1) Question order. You can use a series of questions or the sequence of what you ask and when to adjust the responses people give. Knee notes that "people respond differently to questions on abortion when they are preceded by questions about women's rights than when they are preceded by questions about religion." Whose name comes first in a list of candidates helps that person's results. 'Push' polling follows this general pattern, by making a statement about the subject before asking questions. In my experience, most polling follows this pattern, with leading questions designed to find an answer.

2. The wording used in questions change the answers you get. An example is the infamous New York Times poll which asked about "Bush plan for social security" and later asked about the same plan without the name. The Bush plan got less than 30% support, and the actual plan without the name got more than 60%. People reacted negatively to the "Bush" label, but actually liked the plan. Naturally, the NYT publicized the negative result. Again, a lot of polling uses this technique, with wording designed to reach a conclusion - often not by purpose, but by unrecognized bias in the poll writer. "anti-abortion" rather than "pro-life" for example. Also, people tend to react positively to positive wording and negatively to negative wording. The quote at the top of this piece is one such example.

3. People like free things or being given things. Despite the fact that most people prefer smaller government and less spending, they will consistently support big spending programs and cuts in government. Why? Because if people are asked if they want to cut x program, that means less for them and the nation, so they are less likely to support it. They will almost always support tax cuts, because they like to have more money in their pocket.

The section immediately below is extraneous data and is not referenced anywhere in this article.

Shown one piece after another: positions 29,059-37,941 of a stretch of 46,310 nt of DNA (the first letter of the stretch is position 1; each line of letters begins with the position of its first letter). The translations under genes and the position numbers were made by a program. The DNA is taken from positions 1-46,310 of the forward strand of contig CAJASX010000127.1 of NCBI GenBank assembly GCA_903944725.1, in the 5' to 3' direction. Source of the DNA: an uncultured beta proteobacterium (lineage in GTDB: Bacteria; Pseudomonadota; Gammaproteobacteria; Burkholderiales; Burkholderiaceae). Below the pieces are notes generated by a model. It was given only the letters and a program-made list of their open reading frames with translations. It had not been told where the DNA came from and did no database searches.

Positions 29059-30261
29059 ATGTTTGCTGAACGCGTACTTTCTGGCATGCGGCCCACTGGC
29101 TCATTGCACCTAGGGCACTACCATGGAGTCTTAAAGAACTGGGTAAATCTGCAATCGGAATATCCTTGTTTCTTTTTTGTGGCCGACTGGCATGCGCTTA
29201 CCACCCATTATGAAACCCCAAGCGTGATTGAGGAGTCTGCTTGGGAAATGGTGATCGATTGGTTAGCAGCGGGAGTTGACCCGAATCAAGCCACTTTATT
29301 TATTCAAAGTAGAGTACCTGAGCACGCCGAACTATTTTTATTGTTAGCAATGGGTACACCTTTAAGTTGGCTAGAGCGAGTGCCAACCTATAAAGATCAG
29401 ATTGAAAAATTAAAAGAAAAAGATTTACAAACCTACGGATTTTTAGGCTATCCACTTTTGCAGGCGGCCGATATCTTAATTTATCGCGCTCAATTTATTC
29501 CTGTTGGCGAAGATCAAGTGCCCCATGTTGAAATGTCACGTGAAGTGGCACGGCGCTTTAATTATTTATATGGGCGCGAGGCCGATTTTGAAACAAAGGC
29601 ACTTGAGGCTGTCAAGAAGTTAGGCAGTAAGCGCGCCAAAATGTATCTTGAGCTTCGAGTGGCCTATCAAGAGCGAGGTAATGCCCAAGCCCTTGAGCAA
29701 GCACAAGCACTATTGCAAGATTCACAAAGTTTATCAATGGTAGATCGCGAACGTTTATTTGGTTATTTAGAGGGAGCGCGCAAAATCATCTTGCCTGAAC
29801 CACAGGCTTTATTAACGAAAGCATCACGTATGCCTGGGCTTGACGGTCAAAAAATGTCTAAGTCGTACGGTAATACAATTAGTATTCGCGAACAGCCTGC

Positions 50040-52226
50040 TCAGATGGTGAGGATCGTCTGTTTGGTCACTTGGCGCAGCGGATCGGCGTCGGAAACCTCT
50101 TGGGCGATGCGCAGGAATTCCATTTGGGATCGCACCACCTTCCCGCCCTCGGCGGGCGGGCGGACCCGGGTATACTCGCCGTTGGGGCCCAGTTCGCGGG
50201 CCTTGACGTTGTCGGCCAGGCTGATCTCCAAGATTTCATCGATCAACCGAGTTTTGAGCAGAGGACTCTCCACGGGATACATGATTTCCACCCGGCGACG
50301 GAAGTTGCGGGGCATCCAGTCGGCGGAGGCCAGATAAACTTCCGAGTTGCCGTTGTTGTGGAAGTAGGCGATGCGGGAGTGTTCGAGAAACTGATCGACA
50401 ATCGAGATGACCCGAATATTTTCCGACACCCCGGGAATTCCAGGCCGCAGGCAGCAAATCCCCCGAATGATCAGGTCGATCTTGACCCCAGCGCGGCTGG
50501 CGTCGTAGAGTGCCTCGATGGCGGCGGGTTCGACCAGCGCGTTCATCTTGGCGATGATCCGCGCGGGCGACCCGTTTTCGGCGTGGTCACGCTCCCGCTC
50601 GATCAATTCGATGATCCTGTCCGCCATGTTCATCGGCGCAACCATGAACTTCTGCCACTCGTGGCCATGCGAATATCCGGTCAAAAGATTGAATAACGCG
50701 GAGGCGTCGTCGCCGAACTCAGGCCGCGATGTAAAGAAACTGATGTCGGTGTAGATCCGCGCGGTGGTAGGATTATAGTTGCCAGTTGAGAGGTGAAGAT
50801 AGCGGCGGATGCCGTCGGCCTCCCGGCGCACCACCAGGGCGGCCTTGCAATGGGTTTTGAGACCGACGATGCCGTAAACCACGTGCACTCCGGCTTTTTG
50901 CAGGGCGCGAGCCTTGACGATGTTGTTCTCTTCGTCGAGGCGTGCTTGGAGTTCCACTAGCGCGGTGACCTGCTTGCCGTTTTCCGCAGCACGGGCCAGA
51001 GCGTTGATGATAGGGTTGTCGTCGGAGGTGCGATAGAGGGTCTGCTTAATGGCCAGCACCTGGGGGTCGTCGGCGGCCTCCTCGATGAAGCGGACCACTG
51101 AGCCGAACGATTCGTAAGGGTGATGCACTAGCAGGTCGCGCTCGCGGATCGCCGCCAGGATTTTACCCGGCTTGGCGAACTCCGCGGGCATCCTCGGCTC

4. Dividing up the questions can manipulate results, particularly when the polls are reported on. Knee says:
For instance, the recent NYT/CBS poll on public sector unions asks if people prefer balancing the budget by raising taxes, cutting public employee benefits, cutting roads, or cutting education. The pollsters note that a plurality prefer to raise taxes. In dividing spending cuts into multiple options, while only having one tax increase option, the poll creates the illusion that more people back tax increases than spending cuts, when in fact more people opted for the latter.
News organization polls tend to do this a lot, because it tends to give them the technical results they're looking to report on.

5. While statisticians are pretty confident about the "margin of error" based on sample size, that's only for the whole poll. Because individual groups within a given poll are smaller, any polling that examines these subgroups is typically unusuable. The problem is that if you get a poll big enough to shrink the theoretical margin of error to 3% or so (again, this is guesswork, supported by experience and some math), the sub groups within that poll will necessarily be smaller samples. Thus, these samples have a much larger margin of error, often being so small that the margin of error is so big as to render the poll questions meaningless.